If you happen to be in Salt Lake City at the library while we are there, stop and say hello. We will be doing research on all five floors at various times. YGGG #2 has dark brown hair and I am the blonde. The color and style of my shoes will change every day. I anticipate that #2 will wear the same shoes each day. Why change a good thing is what she tells me. On the other hand, I only have to wear the same pair of shoes twice in the two weeks I am there. Regardless of how we look or what we wear, the ancestors are waiting for us. We'd better "get crackin'."

YGGG #1 -- Ruby (the one with all the shoes)

Wednesday, May 4, 2011

Genealogy Overdrive

I never did understand the shifting of a car into overdrive. Google searching tells me that it is a term describing a mechanism that allows an automobile to cruise at sustained speed with reduced engine speed, leading to better fuel consumption. I can certainly relate to "better fuel consumption." Does that sustained speed have something to do with cruise control?

This can also apply to genealogy ... cruising right along at a sustained speed until you hit a bump or detour. Then you crash or make other plans. Maybe the reduced engine speed means knowledge being applied to allow the brain to rest between episodes of sustained speed. I think my brain is working overtime in overdrive which is known to happen during the month of May.

Girl #2, Cheri, is working her brain overtime in preparation for our trip to Salt Lake City. Daily I seem to find something or think of something to add to my suitcase or to my research notebook, which is already bulging. We each pack differently, with #2 taking many bags. I try to consolidate, but this year I'm taking one extra suitcase instead of a large one nobody can lift into the car. My middle bedroom has been turned into temporary storage for suitcases and piles of things to take on the trip. Hope I don't get unexpected company.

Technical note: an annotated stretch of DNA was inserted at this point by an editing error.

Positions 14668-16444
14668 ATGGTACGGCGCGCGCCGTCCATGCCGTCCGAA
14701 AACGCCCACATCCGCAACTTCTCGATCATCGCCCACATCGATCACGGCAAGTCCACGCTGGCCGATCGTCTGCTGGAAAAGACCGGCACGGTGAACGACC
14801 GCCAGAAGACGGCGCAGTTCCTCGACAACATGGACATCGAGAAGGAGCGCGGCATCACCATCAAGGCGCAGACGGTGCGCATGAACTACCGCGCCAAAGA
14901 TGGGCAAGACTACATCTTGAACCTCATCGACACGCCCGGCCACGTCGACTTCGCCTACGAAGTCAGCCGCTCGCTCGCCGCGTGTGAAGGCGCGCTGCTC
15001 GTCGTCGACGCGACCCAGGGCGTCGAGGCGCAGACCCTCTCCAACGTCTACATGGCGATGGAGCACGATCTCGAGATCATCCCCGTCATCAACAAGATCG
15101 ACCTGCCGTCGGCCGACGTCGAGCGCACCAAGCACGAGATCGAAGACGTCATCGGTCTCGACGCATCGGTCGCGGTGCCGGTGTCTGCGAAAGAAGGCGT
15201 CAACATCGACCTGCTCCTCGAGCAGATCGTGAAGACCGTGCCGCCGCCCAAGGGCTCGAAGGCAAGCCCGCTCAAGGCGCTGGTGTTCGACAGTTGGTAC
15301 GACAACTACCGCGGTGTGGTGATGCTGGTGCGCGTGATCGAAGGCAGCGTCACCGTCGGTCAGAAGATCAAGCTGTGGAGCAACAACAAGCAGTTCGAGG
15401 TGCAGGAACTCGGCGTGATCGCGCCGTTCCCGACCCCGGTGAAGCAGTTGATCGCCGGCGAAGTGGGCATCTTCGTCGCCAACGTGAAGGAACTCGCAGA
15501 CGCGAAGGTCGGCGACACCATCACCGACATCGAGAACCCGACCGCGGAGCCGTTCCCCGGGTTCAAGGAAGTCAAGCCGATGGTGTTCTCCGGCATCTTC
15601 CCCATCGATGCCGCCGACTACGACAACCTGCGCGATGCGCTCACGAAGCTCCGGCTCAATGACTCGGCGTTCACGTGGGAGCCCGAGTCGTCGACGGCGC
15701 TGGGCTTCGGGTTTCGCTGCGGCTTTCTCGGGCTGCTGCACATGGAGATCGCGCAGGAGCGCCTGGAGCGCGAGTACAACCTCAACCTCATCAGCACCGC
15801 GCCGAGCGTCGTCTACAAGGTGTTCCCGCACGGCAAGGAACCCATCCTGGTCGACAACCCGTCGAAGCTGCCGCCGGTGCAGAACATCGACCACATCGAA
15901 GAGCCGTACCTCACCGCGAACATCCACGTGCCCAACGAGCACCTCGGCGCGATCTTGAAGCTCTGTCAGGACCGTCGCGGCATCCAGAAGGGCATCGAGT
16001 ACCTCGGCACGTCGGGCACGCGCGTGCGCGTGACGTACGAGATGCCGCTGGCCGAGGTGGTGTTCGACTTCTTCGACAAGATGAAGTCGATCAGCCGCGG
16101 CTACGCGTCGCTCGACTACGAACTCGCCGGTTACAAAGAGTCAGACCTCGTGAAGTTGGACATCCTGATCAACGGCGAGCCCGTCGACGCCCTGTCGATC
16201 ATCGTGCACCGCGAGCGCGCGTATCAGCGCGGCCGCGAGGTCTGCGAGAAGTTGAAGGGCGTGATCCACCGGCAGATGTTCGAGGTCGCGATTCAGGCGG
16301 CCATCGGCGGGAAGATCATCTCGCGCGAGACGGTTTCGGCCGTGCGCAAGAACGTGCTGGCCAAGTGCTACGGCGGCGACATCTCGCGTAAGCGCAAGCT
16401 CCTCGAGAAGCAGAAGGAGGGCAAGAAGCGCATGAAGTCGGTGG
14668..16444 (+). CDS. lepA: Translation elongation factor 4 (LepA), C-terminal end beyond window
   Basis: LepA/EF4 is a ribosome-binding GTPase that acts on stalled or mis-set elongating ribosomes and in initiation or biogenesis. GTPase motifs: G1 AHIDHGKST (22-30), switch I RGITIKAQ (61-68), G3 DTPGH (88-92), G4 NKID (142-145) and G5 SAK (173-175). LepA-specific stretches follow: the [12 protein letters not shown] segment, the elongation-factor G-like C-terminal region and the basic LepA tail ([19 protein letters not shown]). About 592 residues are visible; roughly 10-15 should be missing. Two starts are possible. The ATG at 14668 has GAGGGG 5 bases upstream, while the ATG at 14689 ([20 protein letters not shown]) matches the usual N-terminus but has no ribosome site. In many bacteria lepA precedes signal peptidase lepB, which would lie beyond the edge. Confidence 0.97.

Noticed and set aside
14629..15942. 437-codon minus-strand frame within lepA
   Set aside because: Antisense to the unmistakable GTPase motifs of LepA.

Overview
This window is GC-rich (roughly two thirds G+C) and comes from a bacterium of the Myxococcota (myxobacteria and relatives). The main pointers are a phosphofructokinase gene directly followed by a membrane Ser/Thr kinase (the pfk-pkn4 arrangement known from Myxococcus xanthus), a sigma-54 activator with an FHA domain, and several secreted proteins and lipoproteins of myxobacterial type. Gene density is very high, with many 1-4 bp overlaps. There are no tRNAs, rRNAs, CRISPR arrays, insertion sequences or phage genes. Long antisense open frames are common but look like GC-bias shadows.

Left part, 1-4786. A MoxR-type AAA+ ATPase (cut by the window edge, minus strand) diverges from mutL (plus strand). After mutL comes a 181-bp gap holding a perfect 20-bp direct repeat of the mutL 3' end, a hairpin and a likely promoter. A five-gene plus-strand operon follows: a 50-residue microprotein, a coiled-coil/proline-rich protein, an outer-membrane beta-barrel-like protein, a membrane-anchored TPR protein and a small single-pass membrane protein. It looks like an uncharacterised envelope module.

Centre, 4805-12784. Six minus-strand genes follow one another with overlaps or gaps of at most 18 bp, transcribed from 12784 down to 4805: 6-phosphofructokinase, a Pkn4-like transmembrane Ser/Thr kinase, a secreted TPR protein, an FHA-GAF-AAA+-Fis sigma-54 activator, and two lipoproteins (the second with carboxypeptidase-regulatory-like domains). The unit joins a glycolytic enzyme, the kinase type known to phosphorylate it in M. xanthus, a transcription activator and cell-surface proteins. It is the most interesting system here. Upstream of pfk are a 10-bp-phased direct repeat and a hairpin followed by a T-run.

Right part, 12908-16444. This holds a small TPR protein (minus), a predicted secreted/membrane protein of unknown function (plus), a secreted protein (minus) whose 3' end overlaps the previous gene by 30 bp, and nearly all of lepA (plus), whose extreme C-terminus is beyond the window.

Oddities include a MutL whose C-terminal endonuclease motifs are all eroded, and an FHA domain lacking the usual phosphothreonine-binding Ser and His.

My nights are cruisin' with intermittent wake ups when the brain signals something needs to be done before I leave or I need to research a long forgotten ancestor. Get up, write it down, then try to go back to sleep, which often doesn't happen. Girl #2 stays up most of the night and is now trying to reduce the hours she is up past midnight. Eventually she'll return to something more normal so when the alarm sounds at 6 a.m. in Salt Lake City she will wake up without being a grump! We will soon acclimate to the dryness of Salt Lake City, the altitude and time change. After long days of research, our brains will hopefully not remain in overdrive or make a sudden detour.

In between adding items to the middle bedroom, I am finishing a very intense month of physical therapy in order to walk like a normal person. I have matching knee scars that most people don't want to see. No shorts for me! Rigidly sticking with my calendar and with lists all over the house, how can I not be ready for the trip to Utah? I have to pre-pay my bills for late May and early June, have to plant flowers, pay car taxes, write a column and preview my lectures for June and July. Help! I'm running out of days and hours. Where is that overdrive?

This is the price we pay for spending two wonderful weeks laboring in a library full of books, microfilm and microfiche. We won't know if it's raining or if the sun is shining until we poke our noses out the door. Nothing will stop us short of a detour in making our annual pilgrimage to Salt Lake City.

Ruby --- YGGG #1